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Unsuccessful People Have These 7 Things in Common

Unsuccessful People Have These 7 Things in Common

Entire sections of bookstores are gathered with books about how to become successful.  Every day, the Internet promises hacks and tricks to “become a success at anything.” Even on Lifehack, there are lots of articles on how to be successful in life and developing a highly successful mind.

Advice on how to be successful is omnipresent.  At a certain point, since much of it contains almost the same basic guidelines, it can feel like noise.  How many books teach you how to be the opposite – to be unsuccessful?  Imagine if you knew what they were, you could subsequently avoid these steps to increase your chances of success in the process.  Well, here are 7 things that are guaranteed to make you unsuccessful.

1. Spend time discussing problems as opposed to solutions

Discussing problems tends to bring out additional negative emotions. Since humans experience a huge amount of negative thoughts in a day via habit, creating avenues to stir up additional negativity benefits no one. Analyzing a problem and suggesting solutions will improve it. Consistently pointing out the problems and why it can never be solved? Not so much.

I knew a friend once in the process of a divorce. He couldn’t accept the real truth of the situation and began to slide into depression and anger. The blame eventually shifted to his children and the focus was on how unhappy he was. His best bet was to start thinking about steps he could take to improve himself and better his current family (and relationships down the road). A consistent focus on problems won’t get him there.

2. Too proud to learn anything outside the comfort zone

Becoming comfortable with ideas opposite your own is crucial to life (and business) development.[1] People who believe that they’re already good enough or already know enough are likely to get left behind. Remember: 90% of “big data” is generated every two years.[2] Information moves very quickly these days, and everyone needs to embrace what’s outside their pre-existing knowledge to keep up.

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A good pop culture example is the film Doctor Strange. Strange was a very proud doctor and believed that he was the best in doing surgery until he had an accident and had his hands seriously injured. His strong ego stopped him from overcoming the injury. But eventually he had to drop his ego and learned everything from scratch again to live a better life.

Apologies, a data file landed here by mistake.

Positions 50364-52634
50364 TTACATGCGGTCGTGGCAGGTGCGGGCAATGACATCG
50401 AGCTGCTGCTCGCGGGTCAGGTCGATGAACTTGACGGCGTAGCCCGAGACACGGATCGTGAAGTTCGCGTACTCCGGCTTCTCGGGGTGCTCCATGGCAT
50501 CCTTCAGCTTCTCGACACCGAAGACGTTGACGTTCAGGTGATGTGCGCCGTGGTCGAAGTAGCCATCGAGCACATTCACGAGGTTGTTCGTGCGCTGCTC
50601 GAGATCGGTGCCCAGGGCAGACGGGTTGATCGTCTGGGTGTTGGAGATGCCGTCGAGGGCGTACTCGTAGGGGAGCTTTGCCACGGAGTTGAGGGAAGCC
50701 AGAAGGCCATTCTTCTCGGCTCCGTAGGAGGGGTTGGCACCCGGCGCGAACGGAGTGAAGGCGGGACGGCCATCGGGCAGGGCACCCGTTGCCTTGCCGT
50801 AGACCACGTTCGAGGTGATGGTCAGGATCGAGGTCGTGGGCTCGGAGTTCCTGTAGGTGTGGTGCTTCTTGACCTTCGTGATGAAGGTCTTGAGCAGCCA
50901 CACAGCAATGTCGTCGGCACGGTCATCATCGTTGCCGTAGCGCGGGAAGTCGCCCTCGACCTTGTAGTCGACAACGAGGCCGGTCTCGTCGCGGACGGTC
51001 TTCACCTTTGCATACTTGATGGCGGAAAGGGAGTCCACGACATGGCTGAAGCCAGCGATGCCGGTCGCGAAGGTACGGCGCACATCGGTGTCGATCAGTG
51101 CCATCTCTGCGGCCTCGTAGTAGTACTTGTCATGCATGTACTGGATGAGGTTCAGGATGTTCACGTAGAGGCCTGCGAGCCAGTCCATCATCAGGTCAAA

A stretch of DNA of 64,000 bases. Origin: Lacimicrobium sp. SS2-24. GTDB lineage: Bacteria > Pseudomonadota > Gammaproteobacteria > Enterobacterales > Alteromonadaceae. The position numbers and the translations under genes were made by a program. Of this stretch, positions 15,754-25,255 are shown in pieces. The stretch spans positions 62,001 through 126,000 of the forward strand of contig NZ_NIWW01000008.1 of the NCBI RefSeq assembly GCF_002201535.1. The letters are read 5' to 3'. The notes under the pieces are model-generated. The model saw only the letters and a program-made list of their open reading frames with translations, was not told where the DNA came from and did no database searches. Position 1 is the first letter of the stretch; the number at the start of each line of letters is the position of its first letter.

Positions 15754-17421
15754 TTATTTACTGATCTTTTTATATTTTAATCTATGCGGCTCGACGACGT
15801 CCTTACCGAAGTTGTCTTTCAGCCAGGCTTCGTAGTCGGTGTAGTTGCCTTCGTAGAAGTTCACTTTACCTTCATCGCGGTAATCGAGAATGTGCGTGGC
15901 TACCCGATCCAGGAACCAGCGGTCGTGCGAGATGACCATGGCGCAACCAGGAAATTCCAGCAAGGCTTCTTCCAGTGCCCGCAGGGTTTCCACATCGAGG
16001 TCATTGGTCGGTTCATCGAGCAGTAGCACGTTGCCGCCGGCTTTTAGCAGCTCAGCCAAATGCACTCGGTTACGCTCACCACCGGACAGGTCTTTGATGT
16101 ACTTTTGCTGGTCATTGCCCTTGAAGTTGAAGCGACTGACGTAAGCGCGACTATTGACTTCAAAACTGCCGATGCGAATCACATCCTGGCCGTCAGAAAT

3. Unable to enjoy solitude

Some people don’t feel complete unless others are around. Whether this is work partners, a spouse or significant others, kids, friends, or even random strangers at the bar, they need the presence of others to feel supported.

Being alone is actually a stage in life to grow yourself. The reality is that every person is on their own journey and not everyone has a partner all the time. Even in marriages, carving out time for yourself is time-honored advice to be successful.

Alone time can be very reflective: you can much better understand what you do and don’t want, your strengths and weaknesses, and what you’re looking for in life overall.

4. Unwilling to make mistakes

This usually speaks to fear. People who fear making mistakes spend a lot of effort on avoiding or hiding mistakes.

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Since mistakes (and overall failure) are inevitable, effort spent on avoiding mistakes is ultimately wasted.

Effort could instead be spent on making more attempts and, in fact, expecting more mistakes. FAIL is re-constituted as “First Attempt In Learning”. It’s a little cliche, sure, but it’s true. If you fail but learn from it, it’s not failure, it’s growth.

People who spend too much time avoiding mistakes prevent themselves from reaching opportunities that help with their growth.

5. Slave for instant pleasure

This has admittedly become more complicated with the rise of social media, but looking for immediate rewards (i.e. get-rich quick schemes, courses promising to make you a billionaire) and underestimating the efforts necessary for real success is very short-sighted.

Instant pleasure almost always comes at the expense of future opportunities.

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Imagine I had two offers for you, the first offer was giving you 100 dollars today, and the second offer was giving you 1000 dollars but 1 year later. Most people are likely to take the first offer even though they know they could get more if they waited.

As a result, it becomes nearly impossible to achieve goals, which always involves some degree of long-term sacrifice.

6. Live in the past or the future

People who live in the past focus on what they have done or could have done in the past. They blame their previous faults in the past. They sit around discussing the greatness of something from years ago.

People who live in the future rely on their future to get better. They talk about what they might achieve in the future if only they had the right timing or the right opportunities.

They don’t realize that what they do now — which was shaped in part by the past — becomes their future.

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7. Love to compete with others

Competition is healthy in doses, i.e. athletics. But in personal and professional relationship-building, competition becomes too much of a quest for external recognition, i.e. a focus on how to either beat others or become them

As Theodore Roosevelt said,

“Comparison is the thief of joy.”

Excessive comparison also demotivates individuals because instead of seeing their unique strengths, they view themselves through a prism of others. This motivational source is unstable, which makes achievement uniquely hard.

That’s everything success has blacklisted.

Everyone should aspire to a degree of success, contentment, and happiness around their own life and priorities. We all deserve that chance.

There are millions of white lists out there about how to become successful. Some are obviously more viable and resonant than others. This is a black list on what to avoid.